Two groups of patients were defined for the purpose of data analysis. Group A included all patients (n = 420) whose immediate postoperative trigeminal pain status was known. This group was used for the analysis of immediate postoperative outcome. The subset of group A (n = 292) with immediate postoperative resolution of trigeminal pain and follow-up for 12 months or longer was defined as group B, which was used for the long-term outcome analysis and the development of a predictive model for pain recurrence. To validate the proposed model, we randomly divided group B into 2 subgroups in a two-thirds–one-third ratio. The larger subgroup was used for an analysis that determined the statistically significant factors for pain recurrence within each subgroup, whereas the smaller subgroup was used to validate the results of this analysis. The validation process consisted of 3 independent trials of group B division and analysis.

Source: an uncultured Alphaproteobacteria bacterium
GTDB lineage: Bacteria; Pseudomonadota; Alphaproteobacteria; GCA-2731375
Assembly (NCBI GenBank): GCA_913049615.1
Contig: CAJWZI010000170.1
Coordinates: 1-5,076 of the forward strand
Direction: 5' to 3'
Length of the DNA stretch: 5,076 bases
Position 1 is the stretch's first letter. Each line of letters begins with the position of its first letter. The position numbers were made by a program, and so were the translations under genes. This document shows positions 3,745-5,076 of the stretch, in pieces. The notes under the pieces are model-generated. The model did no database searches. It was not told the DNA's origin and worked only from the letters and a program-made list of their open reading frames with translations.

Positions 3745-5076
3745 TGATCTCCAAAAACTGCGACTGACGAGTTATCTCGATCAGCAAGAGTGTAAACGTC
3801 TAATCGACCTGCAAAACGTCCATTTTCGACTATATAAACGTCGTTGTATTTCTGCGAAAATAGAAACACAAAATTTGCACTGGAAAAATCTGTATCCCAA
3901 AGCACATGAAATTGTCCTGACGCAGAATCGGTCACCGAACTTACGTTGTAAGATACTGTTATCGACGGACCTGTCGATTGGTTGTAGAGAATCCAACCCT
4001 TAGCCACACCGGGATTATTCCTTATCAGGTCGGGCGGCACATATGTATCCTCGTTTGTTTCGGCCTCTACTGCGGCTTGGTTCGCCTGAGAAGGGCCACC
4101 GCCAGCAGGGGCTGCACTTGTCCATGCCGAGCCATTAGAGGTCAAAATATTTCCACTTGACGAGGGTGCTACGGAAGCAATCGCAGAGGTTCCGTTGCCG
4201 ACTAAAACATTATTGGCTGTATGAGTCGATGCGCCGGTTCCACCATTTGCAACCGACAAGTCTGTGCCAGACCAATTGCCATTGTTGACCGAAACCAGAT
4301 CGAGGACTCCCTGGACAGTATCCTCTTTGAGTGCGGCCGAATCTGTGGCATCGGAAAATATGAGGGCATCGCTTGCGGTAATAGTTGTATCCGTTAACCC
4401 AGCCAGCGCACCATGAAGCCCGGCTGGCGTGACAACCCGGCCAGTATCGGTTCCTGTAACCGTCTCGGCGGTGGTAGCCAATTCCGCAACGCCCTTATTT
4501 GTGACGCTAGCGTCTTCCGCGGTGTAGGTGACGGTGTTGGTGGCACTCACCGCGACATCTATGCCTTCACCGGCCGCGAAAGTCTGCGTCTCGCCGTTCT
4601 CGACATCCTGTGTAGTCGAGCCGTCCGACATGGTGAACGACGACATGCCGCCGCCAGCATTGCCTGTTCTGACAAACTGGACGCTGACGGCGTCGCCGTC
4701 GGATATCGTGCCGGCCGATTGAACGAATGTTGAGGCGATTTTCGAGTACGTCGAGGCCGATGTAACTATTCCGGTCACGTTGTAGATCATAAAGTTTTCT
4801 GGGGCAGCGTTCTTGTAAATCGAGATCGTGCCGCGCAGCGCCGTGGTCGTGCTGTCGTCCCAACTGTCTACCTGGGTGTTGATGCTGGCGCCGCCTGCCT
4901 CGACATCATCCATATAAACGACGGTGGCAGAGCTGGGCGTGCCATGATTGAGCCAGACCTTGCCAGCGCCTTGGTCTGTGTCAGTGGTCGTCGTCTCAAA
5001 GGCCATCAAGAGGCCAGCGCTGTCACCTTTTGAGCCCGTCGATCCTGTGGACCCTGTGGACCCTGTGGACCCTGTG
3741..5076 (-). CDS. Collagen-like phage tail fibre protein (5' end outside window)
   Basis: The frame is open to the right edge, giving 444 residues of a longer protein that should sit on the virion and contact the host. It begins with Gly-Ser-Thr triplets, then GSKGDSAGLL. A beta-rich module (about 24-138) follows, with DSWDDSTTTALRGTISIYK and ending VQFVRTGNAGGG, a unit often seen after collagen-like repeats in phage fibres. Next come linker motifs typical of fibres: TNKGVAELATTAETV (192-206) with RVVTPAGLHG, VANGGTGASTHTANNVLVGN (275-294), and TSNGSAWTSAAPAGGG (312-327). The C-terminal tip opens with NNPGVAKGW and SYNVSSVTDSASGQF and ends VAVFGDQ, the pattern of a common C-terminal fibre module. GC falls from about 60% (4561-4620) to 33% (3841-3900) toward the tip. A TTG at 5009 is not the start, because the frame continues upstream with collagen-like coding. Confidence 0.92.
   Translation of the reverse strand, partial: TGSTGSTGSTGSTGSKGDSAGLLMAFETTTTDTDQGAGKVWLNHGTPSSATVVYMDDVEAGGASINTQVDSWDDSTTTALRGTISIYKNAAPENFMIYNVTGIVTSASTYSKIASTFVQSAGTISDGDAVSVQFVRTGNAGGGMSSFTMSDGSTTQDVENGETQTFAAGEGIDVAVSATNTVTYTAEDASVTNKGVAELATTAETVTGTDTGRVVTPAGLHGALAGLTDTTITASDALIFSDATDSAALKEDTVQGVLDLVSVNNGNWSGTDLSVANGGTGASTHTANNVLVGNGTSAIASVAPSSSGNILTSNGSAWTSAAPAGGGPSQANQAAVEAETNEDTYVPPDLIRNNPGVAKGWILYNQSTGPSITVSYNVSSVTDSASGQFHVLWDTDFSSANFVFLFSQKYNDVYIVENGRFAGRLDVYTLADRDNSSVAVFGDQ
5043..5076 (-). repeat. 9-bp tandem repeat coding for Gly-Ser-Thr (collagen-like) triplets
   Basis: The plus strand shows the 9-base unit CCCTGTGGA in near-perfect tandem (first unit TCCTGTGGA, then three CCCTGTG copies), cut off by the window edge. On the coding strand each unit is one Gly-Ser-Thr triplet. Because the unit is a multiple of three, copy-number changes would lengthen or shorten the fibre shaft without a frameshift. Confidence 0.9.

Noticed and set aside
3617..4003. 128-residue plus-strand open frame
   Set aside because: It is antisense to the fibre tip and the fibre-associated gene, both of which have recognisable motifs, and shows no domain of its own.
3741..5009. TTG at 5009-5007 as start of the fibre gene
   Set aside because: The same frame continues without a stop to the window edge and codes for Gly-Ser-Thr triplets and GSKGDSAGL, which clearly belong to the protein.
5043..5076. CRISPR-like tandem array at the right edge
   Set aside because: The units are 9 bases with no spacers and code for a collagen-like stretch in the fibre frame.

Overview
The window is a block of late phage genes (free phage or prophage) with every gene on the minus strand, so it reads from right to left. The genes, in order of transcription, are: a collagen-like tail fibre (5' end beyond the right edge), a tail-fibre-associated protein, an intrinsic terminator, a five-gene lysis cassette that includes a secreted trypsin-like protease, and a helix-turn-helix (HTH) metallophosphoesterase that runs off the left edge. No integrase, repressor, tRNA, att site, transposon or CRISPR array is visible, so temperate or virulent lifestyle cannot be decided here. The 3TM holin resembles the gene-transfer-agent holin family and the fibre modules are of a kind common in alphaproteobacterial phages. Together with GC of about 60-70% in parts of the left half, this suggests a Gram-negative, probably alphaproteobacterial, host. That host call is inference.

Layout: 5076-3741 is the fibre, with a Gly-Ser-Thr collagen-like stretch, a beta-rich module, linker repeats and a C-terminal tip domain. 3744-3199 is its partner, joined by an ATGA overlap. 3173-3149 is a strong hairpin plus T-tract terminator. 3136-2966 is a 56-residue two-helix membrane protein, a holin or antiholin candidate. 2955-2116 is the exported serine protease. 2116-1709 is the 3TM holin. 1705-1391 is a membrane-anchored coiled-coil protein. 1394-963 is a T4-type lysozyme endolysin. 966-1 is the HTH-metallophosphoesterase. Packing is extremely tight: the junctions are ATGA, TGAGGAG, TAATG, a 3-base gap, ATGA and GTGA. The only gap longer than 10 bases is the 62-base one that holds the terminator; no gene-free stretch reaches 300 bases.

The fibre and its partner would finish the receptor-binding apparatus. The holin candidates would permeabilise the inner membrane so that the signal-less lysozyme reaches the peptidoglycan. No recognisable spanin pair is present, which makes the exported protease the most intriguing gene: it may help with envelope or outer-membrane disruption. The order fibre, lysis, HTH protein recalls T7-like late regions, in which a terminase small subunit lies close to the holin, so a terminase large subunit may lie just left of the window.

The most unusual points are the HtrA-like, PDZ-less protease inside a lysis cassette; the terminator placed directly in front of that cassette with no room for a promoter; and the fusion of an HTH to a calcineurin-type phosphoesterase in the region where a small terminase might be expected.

Predictive factors for immediate postoperative outcome were assessed by logistic regression analysis. The predictive model for long-term outcome was generated using Cox regression analysis and proportional hazard calculation. Factors considered as predictors in all analyses were the patient's sex, age, side and trigeminal distribution of pain, duration of symptoms, prior percutaneous procedures, and presence of vascular compression as determined intraoperatively. Age and duration of symptoms were assessed as dichotomous variables, divided at a significant cutoff point to simplify the analysis. The logistic and Cox regressions included univariate analyses, followed by multivariate analysis, first looking at each pair of factors and their interaction and then including all factors and any significant interactions. A Kaplan-Meier survival plot was created for all patients with a postoperative follow-up of 12 months or longer. Time to recurrence of pain after a successful postoperative outcome was designated as the midpoint between the patient's latest follow-up evaluation without pain and the next evaluation when recurrence of pain was reported. Sensitivity analysis included time to recurrence of pain. Minimum time is defined as the latest follow-up evaluation without pain and maximum time, as the first follow-up evaluation with pain recurrence. The results were similar and are not presented. Statistical significance for all analyses was defined as P = .05 (2-tailed).